HARRISBURG - Gov. Rendell, a serial offender of the verbal blunder, downplayed yesterday controversial remarks he made about how Arizona Gov. Janet Napolitano would be perfect as the next Homeland Security chief because she has "no family" and "no life."
Rendell made the comments in a private conversation Tuesday at the National Governors Association meeting in Philadelphia - a conversation picked up by an open microphone.
"Janet's perfect for that job, because for that job you have to have no life. Janet has no family," Rendell was heard saying in a video clip aired nationally on CNN. "Perfect. She can devote, literally, 19, 20 hours a day to it."
Napolitano, Arizona's former U.S. attorney and its first female attorney general, is not married and has no children.
Rendell's remarks made national news and sparked debate when CNN commentator Campbell Brown said Tuesday night that she believed Rendell's comments smacked of sexism and "perpetuate stereotypes that put [women] in boxes."
Asked to explain the comments yesterday, Rendell said: "What I meant is that Janet is a person who works 24-7, just like I do. She has no life; neither do I."
For example, he said he arrived home Tuesday at 10:30 p.m., flipped on the television, and watched a budget program on Pennsylvania Cable News until 1 a.m.
"No person who has a life would do that," he said. "That's why, among other qualities, I hope, I am well-suited to be governor. To be governor and do the job well, you can't have a life."
Asked whether he thought the comments could be construed as insensitive, Rendell initially was unapologetic - but later apologized if his remarks offended some people.
"I guess if you stretch it, it could be taken by some people the wrong way. I certainly didn't mean it the wrong way," he said. "Janet is a friend of mine and she's a great, great governor, and she'll be a great director of Homeland Security. And if anyone out there was offended, I apologize. But you could say the exact same thing about me."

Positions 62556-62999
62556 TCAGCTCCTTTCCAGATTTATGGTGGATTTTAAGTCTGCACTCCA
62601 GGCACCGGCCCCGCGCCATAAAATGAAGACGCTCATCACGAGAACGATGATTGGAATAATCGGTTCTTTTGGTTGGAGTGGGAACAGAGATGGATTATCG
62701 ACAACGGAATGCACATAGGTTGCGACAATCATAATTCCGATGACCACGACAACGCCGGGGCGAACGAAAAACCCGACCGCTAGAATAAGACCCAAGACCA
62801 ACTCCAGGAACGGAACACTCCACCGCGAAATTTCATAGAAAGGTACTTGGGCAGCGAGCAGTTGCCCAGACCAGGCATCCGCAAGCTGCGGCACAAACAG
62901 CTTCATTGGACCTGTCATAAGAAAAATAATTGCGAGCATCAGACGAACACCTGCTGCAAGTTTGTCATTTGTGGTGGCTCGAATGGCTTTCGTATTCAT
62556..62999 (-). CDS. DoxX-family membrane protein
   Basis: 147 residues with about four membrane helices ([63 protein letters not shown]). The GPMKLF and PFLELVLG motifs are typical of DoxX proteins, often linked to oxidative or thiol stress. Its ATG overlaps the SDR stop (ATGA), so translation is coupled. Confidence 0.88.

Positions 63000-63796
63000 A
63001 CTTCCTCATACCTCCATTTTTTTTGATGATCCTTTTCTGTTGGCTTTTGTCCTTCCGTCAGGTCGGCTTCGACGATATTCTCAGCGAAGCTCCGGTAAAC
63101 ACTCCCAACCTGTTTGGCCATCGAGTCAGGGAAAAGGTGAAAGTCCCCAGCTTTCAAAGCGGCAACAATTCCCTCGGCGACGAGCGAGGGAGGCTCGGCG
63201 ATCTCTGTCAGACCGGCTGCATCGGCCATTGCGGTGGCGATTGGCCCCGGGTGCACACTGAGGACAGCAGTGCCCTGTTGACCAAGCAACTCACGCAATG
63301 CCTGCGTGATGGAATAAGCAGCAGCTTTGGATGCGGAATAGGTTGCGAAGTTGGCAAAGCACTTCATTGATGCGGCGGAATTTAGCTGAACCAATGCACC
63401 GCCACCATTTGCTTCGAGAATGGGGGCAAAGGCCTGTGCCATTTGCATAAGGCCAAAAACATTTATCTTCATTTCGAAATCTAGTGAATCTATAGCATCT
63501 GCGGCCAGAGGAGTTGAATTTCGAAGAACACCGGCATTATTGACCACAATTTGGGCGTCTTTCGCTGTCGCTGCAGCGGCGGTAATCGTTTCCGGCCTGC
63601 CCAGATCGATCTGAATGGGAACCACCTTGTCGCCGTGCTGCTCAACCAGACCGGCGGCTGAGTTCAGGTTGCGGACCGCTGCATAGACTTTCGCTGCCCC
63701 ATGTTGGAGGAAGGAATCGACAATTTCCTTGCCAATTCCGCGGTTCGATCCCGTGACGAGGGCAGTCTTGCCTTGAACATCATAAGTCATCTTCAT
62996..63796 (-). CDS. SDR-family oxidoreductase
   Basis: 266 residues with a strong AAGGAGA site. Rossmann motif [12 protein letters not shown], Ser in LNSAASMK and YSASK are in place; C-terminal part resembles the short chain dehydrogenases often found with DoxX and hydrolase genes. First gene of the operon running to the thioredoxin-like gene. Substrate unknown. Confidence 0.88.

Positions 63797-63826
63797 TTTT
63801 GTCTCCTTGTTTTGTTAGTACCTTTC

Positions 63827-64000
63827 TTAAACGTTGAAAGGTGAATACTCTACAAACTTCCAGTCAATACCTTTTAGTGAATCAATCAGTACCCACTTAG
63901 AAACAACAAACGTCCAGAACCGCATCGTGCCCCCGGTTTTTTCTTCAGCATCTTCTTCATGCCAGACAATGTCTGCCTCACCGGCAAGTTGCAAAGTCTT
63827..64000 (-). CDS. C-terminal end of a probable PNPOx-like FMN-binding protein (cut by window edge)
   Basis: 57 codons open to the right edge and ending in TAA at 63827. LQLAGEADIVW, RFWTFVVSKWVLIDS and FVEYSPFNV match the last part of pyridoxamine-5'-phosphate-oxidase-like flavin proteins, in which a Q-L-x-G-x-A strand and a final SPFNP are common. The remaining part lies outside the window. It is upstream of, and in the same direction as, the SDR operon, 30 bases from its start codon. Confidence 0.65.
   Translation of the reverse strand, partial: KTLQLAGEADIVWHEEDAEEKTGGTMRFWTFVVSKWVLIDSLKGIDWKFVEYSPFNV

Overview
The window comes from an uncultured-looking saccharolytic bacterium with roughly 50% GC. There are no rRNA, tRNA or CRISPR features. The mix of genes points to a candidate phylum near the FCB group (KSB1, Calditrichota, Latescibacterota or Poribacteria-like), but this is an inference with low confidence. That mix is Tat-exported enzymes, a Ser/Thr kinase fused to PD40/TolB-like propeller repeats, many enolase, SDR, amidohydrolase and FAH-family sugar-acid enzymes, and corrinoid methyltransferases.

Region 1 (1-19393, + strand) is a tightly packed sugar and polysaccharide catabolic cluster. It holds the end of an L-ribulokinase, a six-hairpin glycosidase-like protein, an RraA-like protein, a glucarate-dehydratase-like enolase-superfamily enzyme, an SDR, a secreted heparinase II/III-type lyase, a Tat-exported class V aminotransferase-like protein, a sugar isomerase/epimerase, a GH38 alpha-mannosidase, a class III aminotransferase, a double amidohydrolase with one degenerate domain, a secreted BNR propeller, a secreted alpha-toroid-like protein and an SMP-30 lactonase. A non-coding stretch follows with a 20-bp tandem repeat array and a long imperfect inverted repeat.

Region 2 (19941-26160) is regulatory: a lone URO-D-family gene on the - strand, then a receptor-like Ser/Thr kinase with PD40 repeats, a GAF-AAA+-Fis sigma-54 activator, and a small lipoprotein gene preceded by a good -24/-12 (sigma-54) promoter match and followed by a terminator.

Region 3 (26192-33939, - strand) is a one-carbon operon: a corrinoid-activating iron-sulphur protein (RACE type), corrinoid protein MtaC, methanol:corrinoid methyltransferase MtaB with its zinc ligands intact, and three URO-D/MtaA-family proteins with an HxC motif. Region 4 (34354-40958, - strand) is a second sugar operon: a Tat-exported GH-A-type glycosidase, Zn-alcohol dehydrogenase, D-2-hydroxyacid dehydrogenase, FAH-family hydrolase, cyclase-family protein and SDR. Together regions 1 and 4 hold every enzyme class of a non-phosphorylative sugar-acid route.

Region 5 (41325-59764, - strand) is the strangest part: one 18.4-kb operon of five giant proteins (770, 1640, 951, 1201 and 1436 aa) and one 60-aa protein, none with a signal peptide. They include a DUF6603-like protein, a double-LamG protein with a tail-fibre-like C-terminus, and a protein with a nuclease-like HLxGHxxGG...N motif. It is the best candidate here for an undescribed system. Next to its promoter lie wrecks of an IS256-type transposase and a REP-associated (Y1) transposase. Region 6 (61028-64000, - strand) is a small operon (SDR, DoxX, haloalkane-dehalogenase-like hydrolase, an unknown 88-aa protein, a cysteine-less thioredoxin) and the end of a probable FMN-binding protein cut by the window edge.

Through a spokeswoman, Napolitano said she appreciated the confidence Rendell had shown in her.
But the spokeswoman, Jeanine L'Ecuyer, would not say whether Napolitano thought the comment was sexist.
"There is an awful lot of other people out there that continue to do that," L'Ecuyer said.
This is not the first time Rendell has gotten into trouble over his off-the-cuff remarks.
In a 2004 conference call with Pittsburgh officials, Rendell expressed frustration with the legislature's reluctance to approve new taxes in this way: "They're cowards. I wish I could tell you how difficult it is getting them to do anything. . . . It's horrible. Everyone is afraid. If tomorrow, we could cure cancer if they raised taxes, they wouldn't raise them."
Two years later, while running for a second term as governor, Rendell told the editorial board of the Lancaster New Era that gambling brings "brightness and cheer" to some seniors who otherwise "lead very gray lives."
"But if you put them on the bus, they're excited," he said. "They're happy. They have fun. They see bright lights. They hear music. They pull that slot machine, and with each pull they think they have a chance to win."
And earlier this year, during the primary fight between President-elect Barack Obama and Sen. Hillary Rodham Clinton, Rendell was widely criticized when he said there were some conservative white voters in Pennsylvania who are "probably not ready to vote for an African American candidate."